On the road to Windows 10: Nvidia driver tests KB 3073930 patch blocker

Some are pushing a handy troubleshooter to block the forced Win10 update with Nvidia 353.54 driver -- but it doesn’t work the way you think

Over the weekend, Gordon Kelly at Forbes posted an article about Microsoft's botched Windows 10 Nvidia driver patch. Advanced Nvidia customers are furious -- for good reason. Thanks to the magic of Windows 10 forced updates, the good, old Nvidia driver was replaced with a new Microsoft-approved version, and all hell broke loose.

Says Kelly:

The flaw revolves around Nvidia graphics cards with users taking to Nvidia's forums to report Windows Update is automatically installing new drivers which break multimonitor setups, SLI (dual card) configurations and can even stop PCs booting entirely which pushes Windows 10 into its emergency recovery mode.

The latest driver distributed by Nvidia appears to be version 353.30, which was released on June 22. The driver distributed by Microsoft last Saturday in the forced update is version 353.54.

Several people with extensive knowledge of Windows 10 chimed in to recommend the "Show or hide updates" troubleshooter in KB 3073930. Ed Bott at ZDNet steps through the screens in the troubleshooter. Bott goes on to say:

I would imagine most people who are concerned about the possibility of a defective update will still grumble over this solution, which requires more intervention than current Windows Update options, which allow you to delay, block, and hide updates at will.

Yep, add me to the grumbler's list.

Paul Thurrott, at Thurrott.com, steps through using the KB 3073930 troubleshooter to chase away Silverlight, and keep it off your system. Muhammad Jarir Kanji at Neowin also steps through the troubleshooter.

They all miss several important points. I talked about the problems with the troubleshooter  in a post last week. To make sure the problems are still there, I checked again -- this time with an AMD Radeon HD 6450 driver, also pushed to Windows 10 Insiders on Saturday. That driver doesn't have the ill manners of the Nvidia 353.54 driver, but the method for removing it and blocking it is similar.

Here's what you need to know about the KB 3073930 forced update blocker.

  1. You can't use the blocker until the bad patch or driver is already installed on your machine. If the bad patch takes out your monitor or your keyboard, you're going to have a wonderful time.
  2. In my experience, if you try to run the blocker -- called wushowhide -- while the bad patch is installed, it won't find the patch you want to hide. I don't know if that's a bug, but I've replicated it on several PCs, with different kinds of patches. Try it yourself and see if it picks up all of the patches and all of the drivers force-installed by Windows 10 on your system. Run the downloaded wushowhide.diagcab and click Hide updates. Compare that with the list in Start > Settings > Update & security > Advanced options > View your update history. If you find differently, please hit me in the comments!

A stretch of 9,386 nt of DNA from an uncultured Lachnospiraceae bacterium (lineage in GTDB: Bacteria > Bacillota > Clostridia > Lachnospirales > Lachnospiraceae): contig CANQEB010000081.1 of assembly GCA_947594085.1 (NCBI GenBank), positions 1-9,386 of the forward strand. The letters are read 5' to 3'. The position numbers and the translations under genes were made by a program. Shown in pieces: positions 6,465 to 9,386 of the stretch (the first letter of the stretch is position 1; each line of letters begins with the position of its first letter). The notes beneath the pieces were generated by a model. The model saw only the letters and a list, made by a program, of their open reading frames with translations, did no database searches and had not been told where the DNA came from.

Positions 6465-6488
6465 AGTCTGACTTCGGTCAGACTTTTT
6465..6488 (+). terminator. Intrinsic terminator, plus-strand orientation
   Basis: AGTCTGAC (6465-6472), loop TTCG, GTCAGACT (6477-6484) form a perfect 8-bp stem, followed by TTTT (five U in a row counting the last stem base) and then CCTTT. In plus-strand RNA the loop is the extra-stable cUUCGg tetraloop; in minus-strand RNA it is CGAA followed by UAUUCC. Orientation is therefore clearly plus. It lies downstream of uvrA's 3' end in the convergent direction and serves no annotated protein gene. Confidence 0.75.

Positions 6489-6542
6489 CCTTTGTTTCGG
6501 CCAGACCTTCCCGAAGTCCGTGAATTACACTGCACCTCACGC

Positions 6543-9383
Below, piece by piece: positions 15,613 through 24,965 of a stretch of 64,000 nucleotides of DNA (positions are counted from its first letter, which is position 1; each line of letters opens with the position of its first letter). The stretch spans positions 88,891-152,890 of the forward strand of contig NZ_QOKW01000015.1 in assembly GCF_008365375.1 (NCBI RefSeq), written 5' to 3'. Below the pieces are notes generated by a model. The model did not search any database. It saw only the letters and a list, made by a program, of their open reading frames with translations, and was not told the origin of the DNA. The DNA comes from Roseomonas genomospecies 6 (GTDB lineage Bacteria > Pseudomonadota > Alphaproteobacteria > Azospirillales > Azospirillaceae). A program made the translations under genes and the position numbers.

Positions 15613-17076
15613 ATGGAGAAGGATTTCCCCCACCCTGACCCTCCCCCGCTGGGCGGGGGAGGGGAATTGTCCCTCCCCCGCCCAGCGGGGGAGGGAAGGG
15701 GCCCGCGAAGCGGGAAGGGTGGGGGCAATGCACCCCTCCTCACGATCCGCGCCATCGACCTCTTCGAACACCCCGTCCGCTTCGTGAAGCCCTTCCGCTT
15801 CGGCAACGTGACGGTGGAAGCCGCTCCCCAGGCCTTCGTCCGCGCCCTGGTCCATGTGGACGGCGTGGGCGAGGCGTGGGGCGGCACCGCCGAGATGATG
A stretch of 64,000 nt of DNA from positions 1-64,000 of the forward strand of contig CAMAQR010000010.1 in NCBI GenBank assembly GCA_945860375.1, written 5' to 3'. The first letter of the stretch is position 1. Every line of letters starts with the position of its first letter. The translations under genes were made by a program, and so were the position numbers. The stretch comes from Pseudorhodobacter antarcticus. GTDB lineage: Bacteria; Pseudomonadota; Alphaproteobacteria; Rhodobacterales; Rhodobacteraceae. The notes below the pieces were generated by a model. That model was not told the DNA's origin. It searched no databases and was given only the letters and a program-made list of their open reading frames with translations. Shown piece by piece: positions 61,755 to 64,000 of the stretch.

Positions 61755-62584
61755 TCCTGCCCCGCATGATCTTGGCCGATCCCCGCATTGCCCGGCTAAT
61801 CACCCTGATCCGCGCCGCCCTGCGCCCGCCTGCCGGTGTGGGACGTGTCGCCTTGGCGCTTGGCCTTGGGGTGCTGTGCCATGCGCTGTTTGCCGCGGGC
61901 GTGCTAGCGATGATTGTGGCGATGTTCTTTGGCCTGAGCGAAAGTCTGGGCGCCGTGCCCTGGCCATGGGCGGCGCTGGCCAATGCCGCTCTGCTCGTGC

3. Wushowhide will find patches and drivers that you've deleted. (In Device Manager, right-click the bad driver and click Uninstall. In the Settings app, choose Update & security > Advanced options > View your update history > Uninstall updates > then click on the bad patch and click or tap Uninstall). But if you reboot after removing the driver/patch and before running wushowhide, the forced update may well take hold and you'll have to uninstall again.
  4. In at least two cases, I found that adding a patch or driver to the "Hide" list rendered it entirely invisible. I couldn't bring it back, either through wushowhide or through Update & security. That may well be a beta bug.

Kelly's article adds an interesting twist to all of this. He says that Nvidia's companion app, called GeForce Experience, sees the new Windows 10 forced-installed driver 353.54 and wants to downgrade -- presumably to 353.30, which GeForce Experience says is a "newer" driver than the one Windows 10 update installed. He goes on to say:

The problem is compounded by the fact that Windows Update doesn't actually reveal driver version numbers prior to install or warn the user in advance so pinpointing something that has suddenly caused problems can be hard to identify.

That attests to a completely different can of worms: Microsoft's patches and app deltas are barely documented, as I've whined many times before. There are no changelogs. Finding version numbers and date stamps can be tricky. As long as Microsoft does a great job of patching Windows -- and it has, over the past three months, with the exception of these Windows 10 patches -- we can leave it in Microsoft's hands. But the minute something goes kablooey, we'll end up in a situation like the Nvidia 353.54 driver patch.

Bott's article ends with very good advice: Turn on the old Windows 7-style System Restore. That's the No. 1 recommendation in my Windows 10 book (due out soon): Right-click Start > System > on the left choose "System protection" > Configure.

At this point it isn't clear how forced updating will interact with rolling back to a restore point -- the new updater tends to elbow its way into all sorts of things -- but System Restore is your best bet for keeping Microsoft's mitts off.

 Patches: Windows 10's Achilles' heel.


Copyright © 2015 IDG Communications, Inc.

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